Worldwide spending on medicines will reach nearly $1.1 trillion by 2015, but with average annual growth slowing to 3%-6% over the period compared to 6.2% during the last five years, a new study forecasts.
Key factors for the future include lower levels of drug spending growth in the US, the ongoing impact of patent expiries in developed markets, continuing strong demand in the "pharmerging" markets and policy-driven changes in a number of countries, says the report, from the IMS Institute for Healthcare Informatics.
"Past patterns of spending offer few clues about the level of expected growth through 2015," says Murray Aitken, the Institute's executive director. "There are unprecedented dynamics at play which are driving rapid shifts in the mix of spending by patients and payers between branded products and generics, and across both developed and pharmerging markets," he adds.
The report suggests that continued incremental spending on brands by ageing populations in developed markets will be more than offset by the impact of patent expiries. As a result, spending on branded products in developed markets will remain the same in 2015 as in 2010, while globally, the market share for branded medicines, which fell from 70% in 2005 to 64% in 2010, will decline further to 53% by 2015. Growth for branded products will be robust in the emerging markets, but 80 cents of every dollar spent on medicines in these markets in 2015 will be for generics, says IMS.
Moreover, patent expiries will yield $98 billion net savings to payers in developing countries to 2015, compared with savings of $54 billion in the five years to 2010. Patent expiries will save payers $120 billion by 2015, offset by $22 billion of expected generic spending for these products. The US will experience the largest expansion of generic spending among the developed markets, while Japan will continue to have the lowest share, despite significant policy incentives aimed at increasing generic prescribing and dispensing, the report forecasts.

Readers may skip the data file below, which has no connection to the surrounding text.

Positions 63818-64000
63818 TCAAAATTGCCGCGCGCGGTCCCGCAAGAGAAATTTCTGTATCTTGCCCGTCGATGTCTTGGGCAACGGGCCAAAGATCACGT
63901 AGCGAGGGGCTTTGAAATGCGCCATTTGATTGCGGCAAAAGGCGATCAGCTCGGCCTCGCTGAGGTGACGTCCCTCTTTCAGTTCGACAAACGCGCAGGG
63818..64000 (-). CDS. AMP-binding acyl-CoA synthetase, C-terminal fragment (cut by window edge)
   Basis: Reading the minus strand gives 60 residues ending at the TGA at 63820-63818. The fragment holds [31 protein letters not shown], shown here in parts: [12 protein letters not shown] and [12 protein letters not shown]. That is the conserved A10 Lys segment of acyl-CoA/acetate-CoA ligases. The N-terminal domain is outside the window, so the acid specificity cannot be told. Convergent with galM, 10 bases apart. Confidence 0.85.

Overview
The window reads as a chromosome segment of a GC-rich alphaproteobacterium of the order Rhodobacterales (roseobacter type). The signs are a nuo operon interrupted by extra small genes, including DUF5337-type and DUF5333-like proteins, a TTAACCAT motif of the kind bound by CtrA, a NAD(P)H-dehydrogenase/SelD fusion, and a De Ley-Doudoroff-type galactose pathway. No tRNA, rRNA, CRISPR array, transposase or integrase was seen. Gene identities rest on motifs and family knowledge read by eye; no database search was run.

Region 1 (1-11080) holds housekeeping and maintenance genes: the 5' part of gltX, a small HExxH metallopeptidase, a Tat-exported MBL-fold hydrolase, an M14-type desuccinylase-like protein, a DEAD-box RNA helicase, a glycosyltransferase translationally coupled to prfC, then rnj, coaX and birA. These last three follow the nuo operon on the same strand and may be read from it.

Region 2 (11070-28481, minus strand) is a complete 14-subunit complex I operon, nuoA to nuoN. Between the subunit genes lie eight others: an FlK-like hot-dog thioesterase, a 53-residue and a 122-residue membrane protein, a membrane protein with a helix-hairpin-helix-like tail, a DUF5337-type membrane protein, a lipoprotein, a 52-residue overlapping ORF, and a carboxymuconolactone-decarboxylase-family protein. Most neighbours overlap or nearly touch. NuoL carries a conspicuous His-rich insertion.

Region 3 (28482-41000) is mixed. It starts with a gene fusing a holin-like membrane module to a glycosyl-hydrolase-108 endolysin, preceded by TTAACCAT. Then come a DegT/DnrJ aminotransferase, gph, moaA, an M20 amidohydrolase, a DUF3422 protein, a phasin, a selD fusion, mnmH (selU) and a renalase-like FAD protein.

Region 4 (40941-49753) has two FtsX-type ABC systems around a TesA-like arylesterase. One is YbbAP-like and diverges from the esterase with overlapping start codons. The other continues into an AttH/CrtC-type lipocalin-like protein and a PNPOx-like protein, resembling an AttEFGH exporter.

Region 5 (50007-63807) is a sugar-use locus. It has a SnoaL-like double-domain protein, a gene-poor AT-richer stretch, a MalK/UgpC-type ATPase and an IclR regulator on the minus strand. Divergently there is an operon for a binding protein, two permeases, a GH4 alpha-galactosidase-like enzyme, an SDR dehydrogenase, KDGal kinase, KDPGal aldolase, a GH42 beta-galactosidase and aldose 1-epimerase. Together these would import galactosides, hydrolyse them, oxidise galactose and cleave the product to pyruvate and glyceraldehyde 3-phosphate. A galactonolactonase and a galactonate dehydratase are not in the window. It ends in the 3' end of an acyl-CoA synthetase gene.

The pharmerging markets’ medicines spending is set to double, from $151 billion in 2010 to $285-$315 billion by 2015, fuelled by strong economic growth and governments' commitment to expanded healthcare access, it adds. By 2015, these markets will become the second-largest geographic segment globally in terms of medicines spending, surpassing Germany, France, Italy, Spain and the UK combined, and approaching US levels.
The study identifies a number of 2010 policy decisions which will affect medicine spending to 2015, including: - passage of the US Affordable Care Act (ACA), which will expand health insurance coverage to 25-30 million Americans; - price controls in China to ensure the sustainability of universal coverage; - Japan's first price cut under its new protected innovative products policy; - price cuts to generics and off-patent products in Spain and Italy; and - mandatory cost-benefit evaluations for new products in Germany.
The report also sees rebates and discounts being applied more extensively by public and private payers, particularly in the US, France and Germany, and expects the value of these off-invoice discounts to rise from $60-$65 billion in 2010 to $65-$75 billion by 2010.
IMS expects oncology to remain the leading therapeutic class in 2015, but with growth slowing to 5%-8%. Other leading classes will include: - diabetes, rising 4%-7% due to increasing prevalence and the uptake of newer oral treatments; - asthma and COPD (chronic obstructive pulmonary disease), where growth is expected to slow to 2%-5%; and - lipid regulators, where spending will fall to $31 billion from $37 billion in 2010.
Finally, sales of biosimilar products will grow from $311 million in 2010 to over $2 billion a year in 2015, when they will account for about 1% of total global spending on biologic drugs, the report forecasts.